Two Steps Forward and One Step Back for HIV/AIDS Patients
Burden on Patients: Two Steps Forward and One Step Back for HIV/AIDS Patients
06.25.14 | By Allyson Funk
Patients, especially those suffering from chronic conditions, deserve access to the medicines they need to live longer, healthier lives. The Affordable Care Act’s health insurance exchanges and the Essential Health Benefits they’re meant to provide were supposed to ensure patients have access to the treatments they need. But for many, high out-of-pocket costs create a sometimes insurmountable barrier to access. Over the coming weeks, The Catalyst will highlight how barriers to access in health insurance exchanges are burdening patients with debilitating diseases including HIV/AIDS, diabetes, multiple sclerosis and more. Today, we’re talking about HIV/AIDS. Check back next week for the next post in our Burden on Patients series. In the meantime, check out our fact sheets, and share your story with us in the comments section below.
It was only a few decades ago that an HIV/AIDS diagnosis was a death sentence. Since the development of breakthrough treatments for patients living with HIV or AIDS, the death rate has decreased more than 80 percent and progression from HIV to AIDS has been stymied. Patients today experience fewer life-threatening infections, and as a result, hospital visits fell 23 percent between 2002 and 2007. While the future for HIV/AIDS treatments looks brighter, barriers to accessing innovative medicines threaten to thwart progress.
Combination therapies are the standard for treating patients with HIV because they safely and reliably suppress HIV replication in the body below the limits of detection in most HIV-infected persons. But under the new health insurance exchange plans, they are only covered 67 percent of the time. Plans have less incentive to cover combination medicines because the essential health benefits (EHB) rules under the Affordable Care Act state that if the individual component medicines are already covered by the plan, combination medicines do not count towards EHB standards.
Even when combination medicines are covered, patients face high out-of-pocket costs. On average covered combination medicines require 37 percent coinsurance, meaning patients may not be able to afford their treatments. High coinsurance doesn't just apply to combination therapies. On more than half of plans, all HIV/AIDS medicines require coinsurance payment averaging 35 percent. This can lead to non-adherence and skyrocketing health care costs. A single HIV/AIDS medication, for example, could cost an individual as much as $6,350 annually out-of-pocket, and most patients are paying these costs many times over because the combination therapies they need are not covered by their insurance.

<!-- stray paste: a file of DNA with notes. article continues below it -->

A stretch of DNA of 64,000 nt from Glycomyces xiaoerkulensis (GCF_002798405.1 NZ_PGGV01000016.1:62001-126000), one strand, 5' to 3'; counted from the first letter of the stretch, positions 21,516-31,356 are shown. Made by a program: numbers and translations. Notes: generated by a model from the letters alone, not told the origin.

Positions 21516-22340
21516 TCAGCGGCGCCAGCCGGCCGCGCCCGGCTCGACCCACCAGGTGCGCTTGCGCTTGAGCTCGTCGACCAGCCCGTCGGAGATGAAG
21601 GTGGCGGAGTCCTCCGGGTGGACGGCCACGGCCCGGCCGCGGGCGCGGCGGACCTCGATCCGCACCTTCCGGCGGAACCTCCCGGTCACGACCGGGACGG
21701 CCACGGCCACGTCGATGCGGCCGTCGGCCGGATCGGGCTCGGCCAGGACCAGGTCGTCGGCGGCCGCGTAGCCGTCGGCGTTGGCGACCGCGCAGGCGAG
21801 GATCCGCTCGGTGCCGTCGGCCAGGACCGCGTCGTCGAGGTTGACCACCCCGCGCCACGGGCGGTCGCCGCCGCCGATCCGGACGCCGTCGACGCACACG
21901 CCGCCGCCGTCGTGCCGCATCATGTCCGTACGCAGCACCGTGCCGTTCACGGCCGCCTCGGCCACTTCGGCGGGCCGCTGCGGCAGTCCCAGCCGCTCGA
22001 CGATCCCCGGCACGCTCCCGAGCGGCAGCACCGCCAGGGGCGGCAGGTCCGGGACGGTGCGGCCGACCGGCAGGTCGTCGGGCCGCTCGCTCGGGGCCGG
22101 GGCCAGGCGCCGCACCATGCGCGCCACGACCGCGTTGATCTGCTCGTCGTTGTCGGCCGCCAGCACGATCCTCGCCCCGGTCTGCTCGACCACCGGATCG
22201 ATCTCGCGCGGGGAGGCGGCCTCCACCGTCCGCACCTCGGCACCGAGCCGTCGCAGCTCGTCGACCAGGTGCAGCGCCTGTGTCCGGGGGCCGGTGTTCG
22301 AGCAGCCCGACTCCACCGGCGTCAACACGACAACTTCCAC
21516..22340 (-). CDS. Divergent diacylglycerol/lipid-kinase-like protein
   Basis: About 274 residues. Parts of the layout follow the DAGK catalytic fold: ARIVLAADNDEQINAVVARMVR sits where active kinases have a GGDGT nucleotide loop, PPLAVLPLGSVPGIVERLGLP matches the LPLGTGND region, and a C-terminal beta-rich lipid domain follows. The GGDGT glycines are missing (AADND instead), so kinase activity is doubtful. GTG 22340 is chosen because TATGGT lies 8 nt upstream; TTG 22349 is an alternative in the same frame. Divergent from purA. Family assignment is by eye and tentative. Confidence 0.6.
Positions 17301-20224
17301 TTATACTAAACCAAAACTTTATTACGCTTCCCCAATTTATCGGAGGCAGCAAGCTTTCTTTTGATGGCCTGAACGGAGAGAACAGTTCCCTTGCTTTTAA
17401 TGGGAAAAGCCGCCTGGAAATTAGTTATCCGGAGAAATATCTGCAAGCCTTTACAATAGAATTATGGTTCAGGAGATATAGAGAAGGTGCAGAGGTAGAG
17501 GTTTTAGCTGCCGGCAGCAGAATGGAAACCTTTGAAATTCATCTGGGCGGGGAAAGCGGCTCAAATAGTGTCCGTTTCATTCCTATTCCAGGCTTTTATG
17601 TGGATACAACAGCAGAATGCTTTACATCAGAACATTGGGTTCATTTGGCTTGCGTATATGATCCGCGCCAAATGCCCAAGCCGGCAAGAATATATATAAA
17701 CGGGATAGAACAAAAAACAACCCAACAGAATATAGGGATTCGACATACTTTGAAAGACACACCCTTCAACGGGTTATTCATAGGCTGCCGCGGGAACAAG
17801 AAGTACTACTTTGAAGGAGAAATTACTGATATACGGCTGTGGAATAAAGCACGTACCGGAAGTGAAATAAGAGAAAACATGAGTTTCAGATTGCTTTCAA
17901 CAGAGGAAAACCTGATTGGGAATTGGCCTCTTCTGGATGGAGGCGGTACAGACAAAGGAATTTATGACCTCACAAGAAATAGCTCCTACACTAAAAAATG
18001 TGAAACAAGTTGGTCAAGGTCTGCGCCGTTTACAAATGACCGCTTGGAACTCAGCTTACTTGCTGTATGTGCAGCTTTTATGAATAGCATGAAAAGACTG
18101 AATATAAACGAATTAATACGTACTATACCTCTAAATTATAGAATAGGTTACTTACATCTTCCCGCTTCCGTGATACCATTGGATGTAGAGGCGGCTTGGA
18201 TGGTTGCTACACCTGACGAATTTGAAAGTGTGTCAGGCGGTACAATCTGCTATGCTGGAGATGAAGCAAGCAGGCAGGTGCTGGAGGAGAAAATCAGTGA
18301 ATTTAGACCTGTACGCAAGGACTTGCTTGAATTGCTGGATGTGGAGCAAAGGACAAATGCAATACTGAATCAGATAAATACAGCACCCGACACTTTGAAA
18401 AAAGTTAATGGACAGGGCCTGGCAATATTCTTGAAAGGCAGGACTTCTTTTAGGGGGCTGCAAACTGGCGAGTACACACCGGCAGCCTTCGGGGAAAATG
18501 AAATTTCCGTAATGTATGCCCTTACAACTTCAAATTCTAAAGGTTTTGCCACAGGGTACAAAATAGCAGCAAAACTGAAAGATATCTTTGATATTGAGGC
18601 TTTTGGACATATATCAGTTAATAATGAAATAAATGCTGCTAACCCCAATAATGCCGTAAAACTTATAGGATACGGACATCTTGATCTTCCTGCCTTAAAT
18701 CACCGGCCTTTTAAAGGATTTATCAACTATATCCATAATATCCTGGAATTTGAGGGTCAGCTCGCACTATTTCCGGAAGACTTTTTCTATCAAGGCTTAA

“People are shocked when they go to the pharmacists. They can’t afford that,” said Carl Schmid, deputy executive director of The AIDS Institute. “People are not picking up their medications, and they’re going off their medications…it will lead to people being sick, people dying, people ending up in the hospitals, people building up drug resistance...It’s really a barrier for patients in accessing medications and staying healthy.”
It has been a long road to finding successful treatments for suppressing and managing HIV/AIDS. With breakthrough medicines that help patients to live longer, healthier lives, we must do everything we can to provide them with access to those treatments. Instead, coverage under the Affordable Care Act is like taking two steps forward and one step back. As Brian Hujdich, executive director of HealthHIV noted, “People living with HIV as a chronic condition are experiencing tremendous problems now as they’ve engaged in their new health plans, specifically when they look at their copays or their deductibles, and finding out their plans weren’t necessarily transparent in what the costs were. Frequently they can’t afford those costs.”
As more innovative treatments become available, it is imperative that the progress we’ve made is not diminished by lack of access. We’re continuing to explore what exchange coverage means for patients suffering from chronic conditions, so be sure to follow us on The Catalyst, Twitter and Facebook for more and check out our new fact sheets.
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